march 2016

3 silly myths about Squarespace SEO

3 silly myths about Squarespace SEO

Lately, I've been getting a lot of questions about Squarespace and SEO. Bloggers and small business owners are loving how simple and fun it is to create beautiful websites using Squarespace, but they're not sure if switching to Squarespace will jeopardize their SEO.  

I get it. There are lots of Squarespace myths out there that would put me off too if I didn't know they were false. 

Many people badmouth Squarespace SEO before researching it, which a total recipe for disaster. I see myths floating around Facebook groups and other blogs that make me cringe because I know from research and experience that they aren't true. 

5 things you can do to quickly grow your business

Just click on this pin to find out 5 steps to quickly growing your business and how those 5 steps helped my business become what it is today. #Freelance #Marketing #Business #Freelancing #Gettingstarted

Before quitting your day job, you need to be earning a comfortable, consistent amount of money from your business. But it's pretty tricky to do that when you can only work on your business on the evenings.

You can't focus on your freelancing while you work full-time, but you can't quit your day job until you get more clients and more money. It's a never-ending, unfair cycle.

A recent reader said that her job often feels toxic and tends to mess with her creativity, which isn't good for freelancing. She wants to quit, but she has a mountain of bills that she can't reduce and not enough freelance income to cover them. She feels totally stuck.

Sound familiar?

A lot of the women I network with on social media have expressed the same feelings, and it makes me sad for them! Reeeally sad. Everyone deserves to do what they love. Everyone deserves to wake up each morning and actually feel excited to work. Everyone deserves to feel the satisfaction and fulfillment I feel when I help businesses transform their brands and websites.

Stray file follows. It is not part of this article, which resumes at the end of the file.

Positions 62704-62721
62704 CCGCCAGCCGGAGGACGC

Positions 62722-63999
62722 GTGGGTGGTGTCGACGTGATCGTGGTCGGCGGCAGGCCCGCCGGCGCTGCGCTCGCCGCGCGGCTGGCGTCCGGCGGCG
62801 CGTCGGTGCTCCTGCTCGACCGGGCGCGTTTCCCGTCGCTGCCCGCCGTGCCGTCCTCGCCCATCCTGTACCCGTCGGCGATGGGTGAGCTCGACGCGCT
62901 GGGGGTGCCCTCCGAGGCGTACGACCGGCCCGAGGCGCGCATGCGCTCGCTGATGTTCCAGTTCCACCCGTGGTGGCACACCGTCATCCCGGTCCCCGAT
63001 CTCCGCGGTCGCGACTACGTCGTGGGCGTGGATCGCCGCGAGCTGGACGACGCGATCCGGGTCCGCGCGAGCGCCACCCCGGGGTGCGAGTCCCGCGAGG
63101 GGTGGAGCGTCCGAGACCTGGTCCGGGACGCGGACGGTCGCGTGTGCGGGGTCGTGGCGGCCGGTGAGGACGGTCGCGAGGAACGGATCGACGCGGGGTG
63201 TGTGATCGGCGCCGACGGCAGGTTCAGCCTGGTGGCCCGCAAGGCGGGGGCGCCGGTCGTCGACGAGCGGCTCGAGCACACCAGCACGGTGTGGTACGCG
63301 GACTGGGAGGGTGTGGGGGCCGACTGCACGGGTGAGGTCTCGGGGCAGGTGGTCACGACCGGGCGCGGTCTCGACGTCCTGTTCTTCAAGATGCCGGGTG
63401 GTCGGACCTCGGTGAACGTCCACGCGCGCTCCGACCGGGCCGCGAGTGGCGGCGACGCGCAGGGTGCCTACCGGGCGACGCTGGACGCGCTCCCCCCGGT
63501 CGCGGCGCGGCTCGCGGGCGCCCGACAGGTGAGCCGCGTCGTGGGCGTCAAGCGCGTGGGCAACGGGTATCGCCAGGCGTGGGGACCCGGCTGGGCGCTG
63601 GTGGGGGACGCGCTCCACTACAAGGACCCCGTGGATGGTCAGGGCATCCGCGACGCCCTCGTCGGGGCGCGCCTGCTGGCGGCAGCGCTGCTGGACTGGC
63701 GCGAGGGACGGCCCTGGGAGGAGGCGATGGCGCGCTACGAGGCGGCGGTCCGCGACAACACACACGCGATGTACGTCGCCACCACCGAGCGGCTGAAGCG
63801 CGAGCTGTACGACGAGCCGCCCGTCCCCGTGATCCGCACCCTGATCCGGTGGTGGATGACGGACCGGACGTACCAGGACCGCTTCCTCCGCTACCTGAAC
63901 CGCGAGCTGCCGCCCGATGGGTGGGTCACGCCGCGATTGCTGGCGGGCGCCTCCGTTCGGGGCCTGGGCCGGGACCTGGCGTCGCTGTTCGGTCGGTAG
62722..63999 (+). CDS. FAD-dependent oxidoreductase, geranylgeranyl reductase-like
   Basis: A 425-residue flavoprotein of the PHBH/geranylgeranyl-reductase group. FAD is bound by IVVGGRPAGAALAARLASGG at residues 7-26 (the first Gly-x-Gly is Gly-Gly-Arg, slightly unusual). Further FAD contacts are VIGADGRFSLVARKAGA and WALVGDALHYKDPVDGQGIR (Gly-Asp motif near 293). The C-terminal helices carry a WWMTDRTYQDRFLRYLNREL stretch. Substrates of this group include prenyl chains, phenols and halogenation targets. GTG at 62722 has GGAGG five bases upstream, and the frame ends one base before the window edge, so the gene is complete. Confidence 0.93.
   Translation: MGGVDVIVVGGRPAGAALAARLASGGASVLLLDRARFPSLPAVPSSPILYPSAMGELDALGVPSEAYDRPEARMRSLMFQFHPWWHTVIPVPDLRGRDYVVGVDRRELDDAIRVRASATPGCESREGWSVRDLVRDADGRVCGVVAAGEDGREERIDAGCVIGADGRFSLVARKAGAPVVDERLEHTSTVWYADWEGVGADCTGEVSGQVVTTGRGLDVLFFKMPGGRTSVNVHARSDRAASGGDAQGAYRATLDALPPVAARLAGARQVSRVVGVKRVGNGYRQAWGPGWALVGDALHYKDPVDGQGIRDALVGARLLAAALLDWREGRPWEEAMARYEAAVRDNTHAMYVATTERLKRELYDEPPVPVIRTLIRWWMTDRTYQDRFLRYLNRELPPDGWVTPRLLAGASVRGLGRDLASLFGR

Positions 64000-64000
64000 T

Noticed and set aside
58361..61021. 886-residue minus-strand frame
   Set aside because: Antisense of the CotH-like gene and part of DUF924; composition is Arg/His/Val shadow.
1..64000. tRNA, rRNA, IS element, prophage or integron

A few weeks ago, I wrote of 3 things you can do while working full-time to prepare for freelancing. Today I'm here to sprinkle some hope on your day by sharing a few more helpful tips!

5 things you can do to quickly grow your business:

  1. Plan. Did you know that businesses that plan grow 60% quicker than ones that don’t? I keep a simple business plan that I update and tweak all the time. And since I’ve been doing this, my business growth has rocketed. When you plan how much money you want to earn and how you're going to get it, business growth seriously speeds up!
  2. Build connections. Without them, you’ll struggle to find clients. Connect with others in your niche, connect with ones on social media, and you’ll find that you’ll get clients referrals and friends from it.
  3. Take on small jobs. You can't take on big jobs when you work 9-5, that’s just a recipe for burnout. What you can do is take on small jobs. They will still provide you with experience, and possibly recurring clients or referrals.
  4. Collect testimonials. Even if you only do small jobs for people, collect their testimonials! When I was working full-time I designed Etsy banners for small businesses on the side, and I made sure to get a testimonial from all my clients. Testimonials are useful even if they aren’t for the kind of projects you want to be doing because people can still testify to how you work, how organized you are, how effective your communication is… This will help land you bigger clients in the future!
  5. Join or create a mastermind group. A mastermind is a small group of business owners similar at a similar level to you, and you all get together maybe once or twice a month to support and encourage each other, usually over Skype or something. Your business can grow exponentially from a mastermind group because your fellow group members will help you, push you, motivate you, and even refer work to you.

Leave a comment and let me know- how have YOU grown your business quickly and effectively?

How to attract clients with bigger budgets

Do you feel like you can justify quitting your (well paid) day job when you can't find clients who can afford you or you've already quit and you're struggling to make a decent income from freelancing . Well if you're answer is yes then you need to click on this pin right now to find out how to attract clients with bigger budgets. #Business #Client #Marketing #Design #Freelance #Income #Financial

Do you struggle to find the right clients? Clients who value your expertise? Clients who can afford you?

Do you attract clients with tight budgets? People whose 'business' is more of a hobby?

Chances are that you answered yes to all of the above.

You don't feel like you can justify quitting your (well paid) day job when you can't find clients who can afford you.

And worse- if you've already quit and you're struggling to make a decent income from freelancing, you may be seriously contemplating finding a 'real job'. A boring 9-5 job that you know you'll hate, but you also know will safely pay your bills.

There's nothing wrong with finding a 9-5 job if you are really desperate. In fact, I put my hands up to the folks who do this! It takes guts and humility to surrender your dreams (for now) and go back to working in the corporate world.

But before you do that, I want you to try your very best to find the clients that can afford you. The clients with bigger budgets. Because they ARE out there. You just aren't attracting them yet.